Pandemic Poses Challenges for Food Pantry and its Clients

Feed Fannin volunteers load shopping carts with groceries and fresh produce to roll out to clients go the Food Pantry. This photo was taken in January at the Pantry's new and much larger facility at 501 Industrial Park Road in Blue Ridge, well before the coronavirus became a pandemic. Shown here are (l-r): Carlos Martel, Priscilla Chasman, Jeff Gorham, and (back to the camera) Carol Martel.

The first half of 2020 will go down as one of the most unsettling periods of time our country has ever faced and one that has harshly impacted local clients coming to the Family Connection Food Pantry. 

The pantry saw a huge surge of clientele in need as a result of the coronavirus pandemic and ensuing job losses as stores, restaurants and many other businesses were forced to shut down and residents and visitors were strongly encouraged to self-quarantine. In April, May and June, 657 families came for help; 112 of these families were first-time clients; and the total number of individuals served during this time period was 4,839.

“In terms of people served, this has been the largest year on record for us by far,” said Sherry Morris, executive director of Fannin County Family Connection, referring to the organization’s FY 2019-2020 that ended on June 30. The Pantry served 19,456 individuals during the year, an increase of 13.7 percent over the previous year. The number of families served was 7,050, a 16.2 percent increase. For 487 of these families, it was their first visit to the Pantry
Their needs were and are great, but the volunteers and staff have delivered nutritious food to each and every person who has needed it. No matter the demand, the shelves have stayed well stocked thanks to the vigilance of the tireless Pantry Manager, Greg Gelp, Feed Fannin ordering guru, Robin Frye, and the financial support of Feed Fannin, which pays 100 percent of the cost of food purchased from regional food banks.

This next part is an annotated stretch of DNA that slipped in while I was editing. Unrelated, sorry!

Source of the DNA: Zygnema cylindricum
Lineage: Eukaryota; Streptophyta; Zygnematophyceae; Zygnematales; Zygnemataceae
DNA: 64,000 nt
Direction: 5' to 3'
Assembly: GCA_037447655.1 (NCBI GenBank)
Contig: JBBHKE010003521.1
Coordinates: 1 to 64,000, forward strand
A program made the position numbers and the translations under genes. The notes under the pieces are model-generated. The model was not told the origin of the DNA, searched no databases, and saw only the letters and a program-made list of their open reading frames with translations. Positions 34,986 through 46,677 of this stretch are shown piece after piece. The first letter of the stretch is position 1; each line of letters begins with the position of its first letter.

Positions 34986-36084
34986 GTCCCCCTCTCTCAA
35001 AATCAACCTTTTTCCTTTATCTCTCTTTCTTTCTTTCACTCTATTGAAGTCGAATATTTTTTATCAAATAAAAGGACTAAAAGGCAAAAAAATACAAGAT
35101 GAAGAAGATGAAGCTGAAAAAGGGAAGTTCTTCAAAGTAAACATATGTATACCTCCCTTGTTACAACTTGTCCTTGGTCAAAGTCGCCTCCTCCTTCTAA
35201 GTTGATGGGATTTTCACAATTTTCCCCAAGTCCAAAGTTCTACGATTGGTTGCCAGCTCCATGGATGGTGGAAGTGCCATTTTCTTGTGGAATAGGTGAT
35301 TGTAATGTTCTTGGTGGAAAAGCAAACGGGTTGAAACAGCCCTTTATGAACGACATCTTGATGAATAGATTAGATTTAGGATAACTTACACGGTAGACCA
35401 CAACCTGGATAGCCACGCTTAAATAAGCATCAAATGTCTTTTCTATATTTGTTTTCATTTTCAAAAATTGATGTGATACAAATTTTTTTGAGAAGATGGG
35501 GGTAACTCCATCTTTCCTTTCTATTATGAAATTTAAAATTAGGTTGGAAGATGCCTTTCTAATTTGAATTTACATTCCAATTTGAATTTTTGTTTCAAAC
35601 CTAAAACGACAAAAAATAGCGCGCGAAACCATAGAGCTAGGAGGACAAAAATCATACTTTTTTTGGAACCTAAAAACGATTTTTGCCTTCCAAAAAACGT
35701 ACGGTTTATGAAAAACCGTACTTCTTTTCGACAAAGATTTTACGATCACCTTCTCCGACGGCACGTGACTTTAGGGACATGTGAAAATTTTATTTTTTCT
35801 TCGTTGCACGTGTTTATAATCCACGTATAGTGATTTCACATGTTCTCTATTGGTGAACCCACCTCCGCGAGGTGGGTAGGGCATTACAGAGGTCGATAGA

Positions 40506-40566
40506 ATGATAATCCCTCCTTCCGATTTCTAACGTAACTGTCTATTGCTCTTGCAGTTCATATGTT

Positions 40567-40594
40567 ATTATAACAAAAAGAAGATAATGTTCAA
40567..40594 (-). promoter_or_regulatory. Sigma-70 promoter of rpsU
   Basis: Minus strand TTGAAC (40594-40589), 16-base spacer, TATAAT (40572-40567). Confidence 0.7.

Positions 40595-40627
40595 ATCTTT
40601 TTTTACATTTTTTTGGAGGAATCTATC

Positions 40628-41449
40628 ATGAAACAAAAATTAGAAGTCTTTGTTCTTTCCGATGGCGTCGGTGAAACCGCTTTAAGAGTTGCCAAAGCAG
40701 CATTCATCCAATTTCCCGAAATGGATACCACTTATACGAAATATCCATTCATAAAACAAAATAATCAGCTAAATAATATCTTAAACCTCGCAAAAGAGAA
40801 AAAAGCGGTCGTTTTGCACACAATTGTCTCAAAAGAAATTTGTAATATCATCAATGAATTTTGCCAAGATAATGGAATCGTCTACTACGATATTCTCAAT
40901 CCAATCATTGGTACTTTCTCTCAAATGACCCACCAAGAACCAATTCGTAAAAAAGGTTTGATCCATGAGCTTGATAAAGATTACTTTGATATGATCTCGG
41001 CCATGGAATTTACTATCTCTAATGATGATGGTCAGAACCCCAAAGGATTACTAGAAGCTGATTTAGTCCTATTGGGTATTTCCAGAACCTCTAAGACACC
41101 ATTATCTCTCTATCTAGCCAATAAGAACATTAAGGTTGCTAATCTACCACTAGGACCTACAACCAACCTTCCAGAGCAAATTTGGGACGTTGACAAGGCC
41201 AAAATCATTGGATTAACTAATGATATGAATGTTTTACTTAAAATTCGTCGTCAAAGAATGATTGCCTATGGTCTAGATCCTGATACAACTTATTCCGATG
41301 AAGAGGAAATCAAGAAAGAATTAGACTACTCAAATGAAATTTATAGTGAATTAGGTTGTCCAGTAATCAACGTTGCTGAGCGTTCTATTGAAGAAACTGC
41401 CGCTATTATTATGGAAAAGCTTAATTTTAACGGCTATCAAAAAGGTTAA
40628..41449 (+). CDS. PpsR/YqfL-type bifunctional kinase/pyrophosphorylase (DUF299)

By April, the Chattanooga Food Bank was not charging for milk orders for the Food Pantry, thanks to the United States Department of Agriculture’s Coronavirus Food Assistance Program and the CARES Act. This has enabled Feed Fannin to save money on its usual milk orders. 

In fact, all the rest of Feed Fannin’s expenses for purchasing food for the pantry also were temporarily paused in April because the Chattanooga Food Bank, through its participation in the Feeding America Network, issued the Food Pantry a $12,000 grant for food purchases. It is unclear how long the federal COVID food assistance programs will last or if funding through the CARES Act will be extended or renewed, so this “free ride” may soon be discontinued.

Local grocers have not been donating as much fresh produce as usual during the pandemic, Morris said, so the Pantry will welcome any fruits and vegetables local residents can spare from their gardens. [Feed Fannin is exploring working with local farmers to purchase fresh produce.]
When the pandemic hit, Pantry volunteers and staff quickly adopted strategies to keep the food distribution process swift and safe for all workers and clients. Starting back in March, a drive-through delivery system was put into place and will be maintained at least through the summer so that clients don’t have to come inside. Thanks to generous donations of cleaning supplies and gloves from several local companies, all steps of the grocery deliveries are sanitized between each client.
Feed Fannin looks forward to a busy and fruitful summer. We also hope for the continued support of our loyal volunteers and faithful donors as we move our mission forward, no matter what obstacles we might face.

Priscilla Cashman, Food Pantry Liaison

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